“That was Chloe Grace Moretz! Did you see her? That totally had to be her.” My friend, a grown-ass adult, had just put her life at risk because there was a possibility she had just passed a teenage girl she had seen on television a few times. Celebrity can make people’s brains fall out of their heads.

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The only people who make me star-struck, I’ve found, are writers, which makes sense: I’m less star-struck than I am envious of how much better they are than I am. We did 29 episodes of the first season of “The Will Leitch Show,” and I’ll confess, the only guest I was legitimately nervous to meet was Mark Leibovich, The New York Times Magazine writer who penned that fantastic book about the NFL and who wrote that story about Harry Reid in this week’s issue. (He also has an essay in Jewish Jocks, for that matter, in which he interviews Theo Epstein. They both speculate about whether or not Steve Bartman was Jewish, and Epstein is aghast that he doesn’t know.) Leibovich was the only person I was in danger of turning my show into “The Chris Farley Show.”

Part of this is learning, as I’ve gotten older, the perils of idolatry, which is to say: Over the last decade, being the Midwest’s biggest Woody Allen fan sure has lost a lot of its luster. (Just 14 more of these newsletters left, by the way, until we get to the final movie title and I write the big Woody Allen Essay I promised you all.) The problem with putting people on a pedestal is that they are, alas, people, flawed and confused and insecure and scared as the rest of us. And not just that: Putting them on that pedestal gives them license, even a seeming right, to try to get away with atrocities because we make them think they can get away with it. This is true in every field, from sports to entertainment to politics to literature. When we treat them differently, they will inevitably act that way. They get proof they are worth it every time they go anywhere.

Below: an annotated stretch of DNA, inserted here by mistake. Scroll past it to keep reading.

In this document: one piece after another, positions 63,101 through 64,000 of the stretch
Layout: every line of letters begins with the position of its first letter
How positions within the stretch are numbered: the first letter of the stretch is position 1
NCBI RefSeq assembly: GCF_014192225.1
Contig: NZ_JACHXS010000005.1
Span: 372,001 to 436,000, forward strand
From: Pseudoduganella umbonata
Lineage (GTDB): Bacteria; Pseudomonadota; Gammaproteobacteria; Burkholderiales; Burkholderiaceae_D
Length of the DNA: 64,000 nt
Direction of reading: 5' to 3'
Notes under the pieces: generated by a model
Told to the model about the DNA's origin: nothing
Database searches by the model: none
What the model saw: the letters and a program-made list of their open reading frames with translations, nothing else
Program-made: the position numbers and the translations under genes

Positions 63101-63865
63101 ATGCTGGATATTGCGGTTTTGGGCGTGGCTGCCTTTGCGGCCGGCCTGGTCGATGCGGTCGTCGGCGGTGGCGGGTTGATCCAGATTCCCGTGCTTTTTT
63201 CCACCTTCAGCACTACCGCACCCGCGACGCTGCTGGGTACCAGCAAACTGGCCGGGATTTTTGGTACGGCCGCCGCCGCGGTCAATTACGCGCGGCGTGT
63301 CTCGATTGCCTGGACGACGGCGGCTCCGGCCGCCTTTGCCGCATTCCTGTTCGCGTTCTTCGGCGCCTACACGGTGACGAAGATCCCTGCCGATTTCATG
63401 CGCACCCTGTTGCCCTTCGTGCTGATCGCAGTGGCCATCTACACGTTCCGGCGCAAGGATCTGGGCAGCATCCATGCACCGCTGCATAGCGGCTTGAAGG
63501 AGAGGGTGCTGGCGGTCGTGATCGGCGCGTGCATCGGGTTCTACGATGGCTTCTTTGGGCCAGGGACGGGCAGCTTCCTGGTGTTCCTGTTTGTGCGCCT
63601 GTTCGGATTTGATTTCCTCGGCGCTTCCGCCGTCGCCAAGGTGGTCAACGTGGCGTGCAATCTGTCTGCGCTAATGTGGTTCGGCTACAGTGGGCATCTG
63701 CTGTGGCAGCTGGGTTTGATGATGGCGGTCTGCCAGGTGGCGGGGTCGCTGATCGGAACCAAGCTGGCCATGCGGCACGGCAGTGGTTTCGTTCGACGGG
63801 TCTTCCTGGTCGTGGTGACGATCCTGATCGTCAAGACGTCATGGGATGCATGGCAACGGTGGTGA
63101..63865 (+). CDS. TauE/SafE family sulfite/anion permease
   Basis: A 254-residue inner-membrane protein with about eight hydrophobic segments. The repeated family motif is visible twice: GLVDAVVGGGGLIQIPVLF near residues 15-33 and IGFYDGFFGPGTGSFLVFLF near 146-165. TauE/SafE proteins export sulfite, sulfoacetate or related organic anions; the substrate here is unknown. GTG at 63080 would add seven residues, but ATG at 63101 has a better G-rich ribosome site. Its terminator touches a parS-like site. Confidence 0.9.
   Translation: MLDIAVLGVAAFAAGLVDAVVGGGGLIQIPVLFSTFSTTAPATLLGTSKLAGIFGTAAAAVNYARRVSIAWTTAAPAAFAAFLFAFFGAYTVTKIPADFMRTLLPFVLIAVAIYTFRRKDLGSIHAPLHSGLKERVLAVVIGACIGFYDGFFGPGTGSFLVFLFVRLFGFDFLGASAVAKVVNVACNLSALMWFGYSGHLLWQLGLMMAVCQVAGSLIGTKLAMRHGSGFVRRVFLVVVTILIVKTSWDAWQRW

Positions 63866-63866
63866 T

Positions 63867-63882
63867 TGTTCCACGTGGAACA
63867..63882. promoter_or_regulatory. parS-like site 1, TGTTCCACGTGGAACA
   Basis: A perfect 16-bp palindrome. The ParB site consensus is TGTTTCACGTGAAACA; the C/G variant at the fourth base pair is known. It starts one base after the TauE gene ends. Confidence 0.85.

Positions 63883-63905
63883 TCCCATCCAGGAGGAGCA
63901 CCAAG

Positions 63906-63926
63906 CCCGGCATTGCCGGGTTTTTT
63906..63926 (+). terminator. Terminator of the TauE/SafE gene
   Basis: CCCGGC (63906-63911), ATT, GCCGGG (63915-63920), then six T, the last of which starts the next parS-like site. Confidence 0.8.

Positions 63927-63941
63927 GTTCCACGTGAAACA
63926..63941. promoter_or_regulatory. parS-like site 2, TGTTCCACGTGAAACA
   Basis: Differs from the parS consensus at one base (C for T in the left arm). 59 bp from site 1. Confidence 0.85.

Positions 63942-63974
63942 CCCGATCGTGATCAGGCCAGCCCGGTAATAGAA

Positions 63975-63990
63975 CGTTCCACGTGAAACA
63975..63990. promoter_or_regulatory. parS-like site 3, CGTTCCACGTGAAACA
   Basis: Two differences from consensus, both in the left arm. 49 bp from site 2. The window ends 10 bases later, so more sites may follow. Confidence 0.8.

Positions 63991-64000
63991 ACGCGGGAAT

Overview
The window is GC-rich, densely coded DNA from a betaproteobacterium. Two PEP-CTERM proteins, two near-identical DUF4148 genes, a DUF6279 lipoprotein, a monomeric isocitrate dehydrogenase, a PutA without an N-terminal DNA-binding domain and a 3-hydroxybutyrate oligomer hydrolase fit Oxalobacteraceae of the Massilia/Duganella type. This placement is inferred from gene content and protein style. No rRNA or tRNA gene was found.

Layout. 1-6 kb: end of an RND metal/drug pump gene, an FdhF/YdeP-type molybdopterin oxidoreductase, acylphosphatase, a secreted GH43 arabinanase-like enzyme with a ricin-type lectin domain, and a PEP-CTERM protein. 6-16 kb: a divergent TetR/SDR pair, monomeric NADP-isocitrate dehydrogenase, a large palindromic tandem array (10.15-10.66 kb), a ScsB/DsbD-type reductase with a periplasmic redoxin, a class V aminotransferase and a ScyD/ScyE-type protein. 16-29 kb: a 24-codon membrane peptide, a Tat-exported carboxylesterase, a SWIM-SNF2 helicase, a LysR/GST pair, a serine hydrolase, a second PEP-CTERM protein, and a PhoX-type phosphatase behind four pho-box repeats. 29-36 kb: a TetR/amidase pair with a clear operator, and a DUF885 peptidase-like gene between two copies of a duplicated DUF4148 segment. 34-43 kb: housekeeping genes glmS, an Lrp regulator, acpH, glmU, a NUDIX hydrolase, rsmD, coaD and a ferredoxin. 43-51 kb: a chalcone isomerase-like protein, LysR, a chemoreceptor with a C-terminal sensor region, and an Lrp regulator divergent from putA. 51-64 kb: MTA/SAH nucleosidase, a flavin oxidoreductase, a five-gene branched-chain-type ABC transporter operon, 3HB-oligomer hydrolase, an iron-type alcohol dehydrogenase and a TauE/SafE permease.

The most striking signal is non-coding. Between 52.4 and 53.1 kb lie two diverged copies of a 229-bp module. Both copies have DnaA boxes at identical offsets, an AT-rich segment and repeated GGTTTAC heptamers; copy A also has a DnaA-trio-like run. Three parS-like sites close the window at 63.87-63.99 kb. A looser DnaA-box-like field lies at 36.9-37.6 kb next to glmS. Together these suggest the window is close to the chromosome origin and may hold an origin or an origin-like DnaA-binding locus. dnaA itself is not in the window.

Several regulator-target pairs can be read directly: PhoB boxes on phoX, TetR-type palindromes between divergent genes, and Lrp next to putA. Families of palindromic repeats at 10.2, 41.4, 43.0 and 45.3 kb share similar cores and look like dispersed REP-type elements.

I was at a restaurant here in Athens a few months ago having dinner with friends when Kirby Smart, Georgia’s football coach, walked into the room. He was with a few boosters and glad-handers, the sort of people who you know will be telling all their clients just who they had dinner with last week. The entire restaurant just stopped; one lady literally slipped off of her chair. Ignoring the fact that a football coach shouldn’t make the needle scratch off the record when he enters a room, like he’s Rhianna or something, it’s downright undignified for one adult to react to another adult like that. Neverminding the fact that the way we react to certain celebrities tends to shift as the years go along. A few more weeks like this last one, and someday it might not be so cool to see Kirby Smart walk into a restaurant. Someday you might even actively resist it. Celebrity’s funny that way.